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Re: hand holding Lorraine

Posted by Elizabeth on July 26, 2001, at 22:34:55

In reply to Re: hand holding, posted by Lorraine on July 23, 2001, at 21:39:13

> > > > I once went in for surgery--plastic surgery to remove some burn scar tissue--and the doctors gave me an experimental anethetic that didn't really knock you out but was supposed to make you forget what had happened in the surgery.
> >
> > Was it ketamine, by any chance?
>
> I don't remember. It was in 1977 approximately, a long time ago. You know, a lot of brash insensitive intern types--which at teaching hospitals sometimes you get.

They're like that because they don't have the self-confidence to just chill. Anyway, the effect you described sounds like the way people sometimes describe ketamine anaesthesia, which was why I asked.

> It's interesting.

As in the ancient curse, "May you live in interesting times?"

> I was outraged, but noone I related the story to at the time was. My mother and boyfriend acted like this was all normal and at the time my sense of reality was borrowed from others so I figured the problem was my perception.

Not feeling like it's okay to trust your own perceptions is one of the many negative consequences of being mentally ill, I think. But nobody can tell you what your subjective experience was: if you were in pain, you and only you would know it for sure.

> > > > Get permission from your doctor (who really ought to know that Valium doesn't last a whole day).
>
> You sound like you would be pretty outraged at this lapse in your doctor. Would you?

I wouldn't allow it to happen. I'd make him get out the PDR and look at the recommended dosing schedule; if necessary, I'd find a standard, reputable textbook and read the passage about the distribution and clinical duration of action of diazepam.

> I find they are have failings.

Of course. Some people seem to expect doctors to be omniscient and omnipotent (and yet still get angry at them for "playing god"). But they're only human, and they can have moral weaknesses like we all do.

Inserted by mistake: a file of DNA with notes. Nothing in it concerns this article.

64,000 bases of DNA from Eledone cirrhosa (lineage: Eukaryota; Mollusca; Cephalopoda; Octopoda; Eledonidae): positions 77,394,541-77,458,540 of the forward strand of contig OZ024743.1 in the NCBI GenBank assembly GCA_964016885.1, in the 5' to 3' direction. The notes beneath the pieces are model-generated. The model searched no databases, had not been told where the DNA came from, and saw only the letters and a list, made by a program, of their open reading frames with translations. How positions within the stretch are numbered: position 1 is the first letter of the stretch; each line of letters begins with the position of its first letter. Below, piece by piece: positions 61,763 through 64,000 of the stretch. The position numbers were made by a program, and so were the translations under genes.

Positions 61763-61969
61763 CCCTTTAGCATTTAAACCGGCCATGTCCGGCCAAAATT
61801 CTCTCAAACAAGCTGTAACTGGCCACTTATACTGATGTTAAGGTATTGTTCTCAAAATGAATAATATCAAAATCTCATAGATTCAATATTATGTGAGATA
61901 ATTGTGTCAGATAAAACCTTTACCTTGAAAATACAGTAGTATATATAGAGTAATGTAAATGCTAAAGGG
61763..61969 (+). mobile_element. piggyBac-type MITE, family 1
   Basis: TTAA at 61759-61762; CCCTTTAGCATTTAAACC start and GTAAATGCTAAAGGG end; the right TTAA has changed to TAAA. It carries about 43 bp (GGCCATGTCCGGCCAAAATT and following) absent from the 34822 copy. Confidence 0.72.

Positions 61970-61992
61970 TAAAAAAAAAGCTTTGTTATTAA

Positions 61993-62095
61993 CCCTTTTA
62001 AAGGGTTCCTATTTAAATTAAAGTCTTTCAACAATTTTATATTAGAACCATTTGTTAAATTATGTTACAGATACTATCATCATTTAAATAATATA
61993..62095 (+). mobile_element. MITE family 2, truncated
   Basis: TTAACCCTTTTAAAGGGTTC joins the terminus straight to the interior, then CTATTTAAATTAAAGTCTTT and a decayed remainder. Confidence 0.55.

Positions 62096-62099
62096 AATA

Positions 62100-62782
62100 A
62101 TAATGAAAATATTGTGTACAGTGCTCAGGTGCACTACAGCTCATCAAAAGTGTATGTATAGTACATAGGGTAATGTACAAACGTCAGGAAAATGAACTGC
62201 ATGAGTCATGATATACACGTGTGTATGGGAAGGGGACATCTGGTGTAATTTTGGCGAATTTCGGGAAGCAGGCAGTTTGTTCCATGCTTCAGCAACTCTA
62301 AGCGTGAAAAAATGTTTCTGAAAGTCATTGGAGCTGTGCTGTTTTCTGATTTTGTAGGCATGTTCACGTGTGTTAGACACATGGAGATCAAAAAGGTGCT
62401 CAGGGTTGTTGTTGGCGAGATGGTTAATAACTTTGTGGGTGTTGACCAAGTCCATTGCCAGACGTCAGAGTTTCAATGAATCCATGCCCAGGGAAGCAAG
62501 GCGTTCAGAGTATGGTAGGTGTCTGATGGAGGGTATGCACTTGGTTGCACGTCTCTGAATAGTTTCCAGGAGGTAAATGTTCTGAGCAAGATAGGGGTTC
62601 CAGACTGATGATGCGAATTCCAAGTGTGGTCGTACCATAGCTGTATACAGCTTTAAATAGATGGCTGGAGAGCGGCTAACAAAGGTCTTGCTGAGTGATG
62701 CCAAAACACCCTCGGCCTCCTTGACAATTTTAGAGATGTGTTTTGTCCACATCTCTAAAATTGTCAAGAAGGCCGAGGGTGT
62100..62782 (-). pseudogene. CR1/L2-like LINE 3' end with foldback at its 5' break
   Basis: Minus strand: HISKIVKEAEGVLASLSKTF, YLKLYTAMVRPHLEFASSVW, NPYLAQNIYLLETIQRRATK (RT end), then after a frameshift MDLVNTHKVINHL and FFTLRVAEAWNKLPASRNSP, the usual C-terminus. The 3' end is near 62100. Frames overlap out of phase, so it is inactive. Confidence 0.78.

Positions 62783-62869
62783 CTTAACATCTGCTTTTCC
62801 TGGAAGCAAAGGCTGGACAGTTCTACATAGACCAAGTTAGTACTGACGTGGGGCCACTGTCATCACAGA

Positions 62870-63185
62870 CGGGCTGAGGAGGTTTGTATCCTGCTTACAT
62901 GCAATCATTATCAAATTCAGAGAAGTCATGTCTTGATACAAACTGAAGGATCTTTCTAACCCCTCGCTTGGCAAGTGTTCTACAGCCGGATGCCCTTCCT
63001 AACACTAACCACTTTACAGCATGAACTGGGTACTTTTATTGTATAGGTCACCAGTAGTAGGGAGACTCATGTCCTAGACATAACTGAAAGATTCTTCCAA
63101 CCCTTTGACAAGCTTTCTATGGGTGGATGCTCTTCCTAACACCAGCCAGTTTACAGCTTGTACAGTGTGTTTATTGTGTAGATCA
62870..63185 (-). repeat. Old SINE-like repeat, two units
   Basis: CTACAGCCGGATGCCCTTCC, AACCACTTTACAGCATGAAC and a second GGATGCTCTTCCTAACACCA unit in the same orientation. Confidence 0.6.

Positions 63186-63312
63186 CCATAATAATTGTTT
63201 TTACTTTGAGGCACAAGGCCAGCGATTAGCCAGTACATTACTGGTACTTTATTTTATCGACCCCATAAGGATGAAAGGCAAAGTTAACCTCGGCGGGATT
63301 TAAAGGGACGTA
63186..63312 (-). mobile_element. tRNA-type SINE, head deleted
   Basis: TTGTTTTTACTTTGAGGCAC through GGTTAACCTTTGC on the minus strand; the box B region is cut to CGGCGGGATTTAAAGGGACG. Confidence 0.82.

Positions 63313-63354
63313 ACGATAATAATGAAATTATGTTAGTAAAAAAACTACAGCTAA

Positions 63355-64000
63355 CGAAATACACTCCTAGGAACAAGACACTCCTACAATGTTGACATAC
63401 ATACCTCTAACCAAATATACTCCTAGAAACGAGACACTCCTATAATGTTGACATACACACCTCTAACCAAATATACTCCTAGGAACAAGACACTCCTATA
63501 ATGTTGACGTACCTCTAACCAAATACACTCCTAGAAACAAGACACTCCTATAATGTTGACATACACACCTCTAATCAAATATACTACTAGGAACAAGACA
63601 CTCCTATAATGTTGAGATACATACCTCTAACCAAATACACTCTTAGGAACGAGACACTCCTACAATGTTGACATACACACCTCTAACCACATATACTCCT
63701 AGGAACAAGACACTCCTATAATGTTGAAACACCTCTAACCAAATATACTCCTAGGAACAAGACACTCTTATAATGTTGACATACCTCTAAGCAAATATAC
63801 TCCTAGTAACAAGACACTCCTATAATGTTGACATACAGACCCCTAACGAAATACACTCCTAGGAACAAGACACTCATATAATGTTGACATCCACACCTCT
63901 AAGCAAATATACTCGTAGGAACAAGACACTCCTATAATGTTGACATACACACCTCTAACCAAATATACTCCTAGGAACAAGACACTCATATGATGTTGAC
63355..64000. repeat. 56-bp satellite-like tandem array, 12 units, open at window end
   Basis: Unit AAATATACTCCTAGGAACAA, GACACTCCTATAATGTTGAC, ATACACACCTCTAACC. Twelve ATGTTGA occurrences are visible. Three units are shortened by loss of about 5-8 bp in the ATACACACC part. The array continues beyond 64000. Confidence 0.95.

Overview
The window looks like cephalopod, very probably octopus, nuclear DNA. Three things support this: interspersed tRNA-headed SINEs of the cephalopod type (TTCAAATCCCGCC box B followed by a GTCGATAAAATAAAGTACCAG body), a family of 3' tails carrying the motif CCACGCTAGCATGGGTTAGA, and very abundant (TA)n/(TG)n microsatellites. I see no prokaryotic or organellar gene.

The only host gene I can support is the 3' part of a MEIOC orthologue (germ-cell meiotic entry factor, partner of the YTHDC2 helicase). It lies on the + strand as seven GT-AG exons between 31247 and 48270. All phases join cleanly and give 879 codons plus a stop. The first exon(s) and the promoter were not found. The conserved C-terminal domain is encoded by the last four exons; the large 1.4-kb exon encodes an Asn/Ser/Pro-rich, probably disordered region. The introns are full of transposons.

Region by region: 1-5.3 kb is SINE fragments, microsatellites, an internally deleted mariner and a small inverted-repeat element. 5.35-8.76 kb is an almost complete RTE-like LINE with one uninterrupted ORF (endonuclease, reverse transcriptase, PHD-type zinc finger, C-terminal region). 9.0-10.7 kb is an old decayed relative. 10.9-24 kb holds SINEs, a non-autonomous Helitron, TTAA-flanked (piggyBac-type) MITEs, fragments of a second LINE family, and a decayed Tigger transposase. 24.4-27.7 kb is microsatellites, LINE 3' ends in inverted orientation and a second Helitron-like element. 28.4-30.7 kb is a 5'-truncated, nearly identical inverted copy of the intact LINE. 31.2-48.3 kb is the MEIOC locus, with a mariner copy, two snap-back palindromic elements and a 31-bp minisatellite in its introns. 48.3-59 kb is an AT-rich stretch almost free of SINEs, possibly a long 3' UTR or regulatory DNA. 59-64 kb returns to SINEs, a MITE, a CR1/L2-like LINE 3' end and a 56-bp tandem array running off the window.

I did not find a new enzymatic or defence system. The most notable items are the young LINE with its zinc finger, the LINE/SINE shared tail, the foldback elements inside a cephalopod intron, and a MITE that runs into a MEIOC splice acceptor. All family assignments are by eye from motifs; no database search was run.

> When I was on Wellbutrin and experiencing visual trails (like on LSD), I asked my pdoc if it was a side effect. She swore it wasn't and suggested perhaps it was the ginko that I was taking or small strokes (TIAs). Then she suggested I see an eye doctor. I did. The eye doctor found nothing wrong, then looked up Wellbutrin in the PDR and noted that visual trails were indeed a known side effect of Wellbutrin.

That sounds like what happened when I tried taking Cylert with Nardil: the psychiatrist at the medical centre at my school insisted that my compulsive scratching and skin-picking was due to "anxiety;" when I spoke to my own doctor, he said that was a common side effect of stimulants, especially in overdose (MAOIs can be expected to potentiate psychomotor stimulants).

> > > > It sounds like constant, low-level panic.
>
> I think this assessment is dead one. Pat yourself on the back please< vbg >

< pat >

I would expect benzodiazepines or perhaps Neurontin to be helpful for this sort of anxiety. I mentioned that I experienced something similar upon discontinuing Parnate; the Klonopin came in very handy.

> > > > I think the most prudent thing to do would be to treat it like panic, GAD, or perhaps PTSD.
>
> Yes, but the treatment seems to be different for these three conditions.

Well, you have a lot of choices. Benzodiazepines seem to make the most sense, though. MAOIs could be helpful also (thinking back, again, to my Parnate withdrawal experience).

> Well, can you get an authorization from him to increase your dosage at regular increments until you reach his "max"?

300 mg is the target dose, and I'm already there. Because of some weird reactions I've had in the past (intolerance of low doses of other TCAs, several episodes of the "serotonin syndrome" with very little cause (e.g., during Effexor monotherapy)), I had blood drawn for a serum level test today.

> By the way, Stephan Stahl in an article on different meds noted that desipramine was not effective against panic--which also helps steer me towards Parnate.

Oh yeah, for primary anxiety, MAOIs are great. Desipramine does help with panic, but it's significantly less effective than the serotonergic ADs such as clomipramine.

> What type of a washout period would you expect me to have going from selegiline to Parnate? Can it be done in less than a week if you monitor your blood pressure?

That's for you and your doctor to decide. I did once switch from Marplan to Parnate with a washout of only two days. (Kids, don't try this at home!) I think a week or so is pretty standard.

> Nice chatting with you, elizabeth, as always

Thank you. Same here.

-elizabeth


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Psycho-Babble Medication | Framed

poster:Elizabeth thread:67742
URL: http://www.dr-bob.org/babble/20010725/msgs/71973.html